Blanking panels in a data center, also known as closeout filler panels, offer coverage to unused rack space directly in front of a rack, so more airflow can get to the technology and equipment. These panels lessen the hot air flow within the rack, resulting in improved performance, and because of this, blanking panels are considered to be a best practice when it comes to design in data center facilities. They are essential in facilitating hot/cold aisle containment systems.

Containment, Panels, and Hot/Cold Separation

Did you know that the most effective way to utilize cooling air in a data center is to have only move through the IT equipment once? The general rule is that if air passes through the data center equipment, or any kind of similar equipment for that matter, twice, then the subsequent piece of equipment is treated with preheated air. Like Wonder Woman spinning out, internal fans spin fast in order to support internal temperatures. Because of this, more heat is generated, which must be eradicated from the system. And yet if air diverts the hardware, the air is squandered and must return to the cooling system, which in turn lowers the return temp. This return air temperature proves to be crucial to the process, as the cooling coil capacity is directly related to it and equates to a lower cooling capacity for the unit.

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Just as wearing face masks to contain the spread of disease have become a growing trend, so have containment aisle systems. They soon could be considered a best operation like blanking panels and hot/cold aisle systems. As mentioned before, what containment does is separate the air pathways to and from the rack, and it is often completed at the rack or aisle level, on the hot or cold side. However, blanking panels are imperative to the containment process, as the air should never be allowed to recycle through the racks. Blanking panels and containment work together to achieve an energy savings of more than 20 percent when it comes to containment systems.

Blanking panels can independently enable the rack enclosure to properly cool without containment. In the IT operations, there are fans that make a front section or crater with pressure that is lower than outside the rack, which pushes the air through the front punctured door. In addition, a similar occurrence takes place in a back cavity that pushes the air out through the back perforations. Without isolating the unused spaces, it is a challenge to build up the stresses necessary to pull air in or push it out.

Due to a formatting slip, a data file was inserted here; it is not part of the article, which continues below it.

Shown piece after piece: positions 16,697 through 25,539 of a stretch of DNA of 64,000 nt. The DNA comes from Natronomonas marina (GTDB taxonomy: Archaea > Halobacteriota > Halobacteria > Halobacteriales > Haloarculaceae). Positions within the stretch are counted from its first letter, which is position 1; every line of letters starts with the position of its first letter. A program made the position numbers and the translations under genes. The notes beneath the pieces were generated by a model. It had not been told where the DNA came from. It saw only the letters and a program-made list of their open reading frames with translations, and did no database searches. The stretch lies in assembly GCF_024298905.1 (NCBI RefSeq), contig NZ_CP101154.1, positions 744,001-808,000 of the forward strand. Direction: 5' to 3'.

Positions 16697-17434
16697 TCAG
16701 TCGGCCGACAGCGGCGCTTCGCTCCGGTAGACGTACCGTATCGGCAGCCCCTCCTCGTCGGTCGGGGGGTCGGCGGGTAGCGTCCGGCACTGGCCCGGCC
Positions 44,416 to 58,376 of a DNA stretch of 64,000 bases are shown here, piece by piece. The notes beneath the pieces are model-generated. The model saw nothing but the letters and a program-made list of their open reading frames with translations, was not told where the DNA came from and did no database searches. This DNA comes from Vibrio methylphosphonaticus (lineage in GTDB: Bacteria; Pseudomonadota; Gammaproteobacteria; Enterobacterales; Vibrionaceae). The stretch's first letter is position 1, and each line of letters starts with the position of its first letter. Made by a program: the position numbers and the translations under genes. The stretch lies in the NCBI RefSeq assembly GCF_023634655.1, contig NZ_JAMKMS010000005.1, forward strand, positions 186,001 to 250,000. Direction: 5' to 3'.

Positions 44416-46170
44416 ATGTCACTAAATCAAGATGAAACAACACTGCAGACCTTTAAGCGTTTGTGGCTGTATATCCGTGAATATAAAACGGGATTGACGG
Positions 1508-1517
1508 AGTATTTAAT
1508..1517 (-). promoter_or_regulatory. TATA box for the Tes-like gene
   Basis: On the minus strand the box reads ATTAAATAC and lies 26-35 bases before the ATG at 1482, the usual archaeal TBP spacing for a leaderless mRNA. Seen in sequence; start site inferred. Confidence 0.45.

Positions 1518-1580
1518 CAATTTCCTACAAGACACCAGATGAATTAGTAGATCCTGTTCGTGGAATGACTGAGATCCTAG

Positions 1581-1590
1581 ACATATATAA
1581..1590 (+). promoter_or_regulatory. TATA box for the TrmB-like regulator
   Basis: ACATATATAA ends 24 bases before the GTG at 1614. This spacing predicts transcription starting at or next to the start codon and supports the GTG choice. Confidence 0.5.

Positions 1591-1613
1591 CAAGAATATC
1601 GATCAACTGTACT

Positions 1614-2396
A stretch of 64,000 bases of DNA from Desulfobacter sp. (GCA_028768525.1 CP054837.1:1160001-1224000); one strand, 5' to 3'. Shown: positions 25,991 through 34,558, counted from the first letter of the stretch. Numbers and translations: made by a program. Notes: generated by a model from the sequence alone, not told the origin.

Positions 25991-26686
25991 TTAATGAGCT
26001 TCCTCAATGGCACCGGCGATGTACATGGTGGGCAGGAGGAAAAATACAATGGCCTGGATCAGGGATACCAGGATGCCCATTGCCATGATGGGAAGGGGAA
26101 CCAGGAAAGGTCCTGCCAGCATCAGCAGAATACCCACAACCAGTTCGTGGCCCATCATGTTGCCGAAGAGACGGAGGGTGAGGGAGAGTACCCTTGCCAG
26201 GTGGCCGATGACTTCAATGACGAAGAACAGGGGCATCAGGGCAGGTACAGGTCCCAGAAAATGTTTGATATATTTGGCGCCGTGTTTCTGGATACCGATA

What’s the Best Panel Material?

Plastic or metal panels? That might be a question on your mind when it comes to selecting the right material. When it comes to cooling, there’s no right or wrong kind of panel, since the only thing you need to worry about is whether they cover the open rack unit space and limit the hot air from recycling to the front of the rack. However, some materials offer advantages.

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Plastic panels are lightweight and require no tools, for a quick-snap function to square-hole racks and easy accessibility. On the other hand, the steel panels are sturdier for more durability and strength, and offer more versatility when it comes to square, round, and threaded rack hole options.

Why Blanking Panels?

One of the biggest reasons for using blanking panels is when you look at the rack-level power usage when the panels are not in use. A Computational Fluid Dynamics (CFD) model shows that without the blanking panels, the air recirculates, resulting in increased energy usage and reduced efficiency.

If your facility doesn’t use rackfill blanking panels, this could result in the facility being forced to function at lower temperatures, which could cause a spike in energy that could easily be avoided with the use of said panels.

Bottom Line

Blanking panels in data centers have proven to be more than just a trend, as their sustainability, cost-efficiency, and function help these facilities operate at the top of their game. There are many things to consider when it comes to selecting blanking panels for your system, but the pros outweigh the cons. Yes, blanking panels might take a little time and energy to install, especially with the metal panels that require some assembly, but the installation and effort is worth it in the end, as it’s a sound investment for your data center facility. In order to maintain the quality of a rack or cooling system and protect the IT equipment, helping it operate properly, blanking panels are essential. They are the most cost-efficient way to keep your data centers and containment aisles functioning and working. As any cooling professional and they will tell you that blanking panels are the way to go.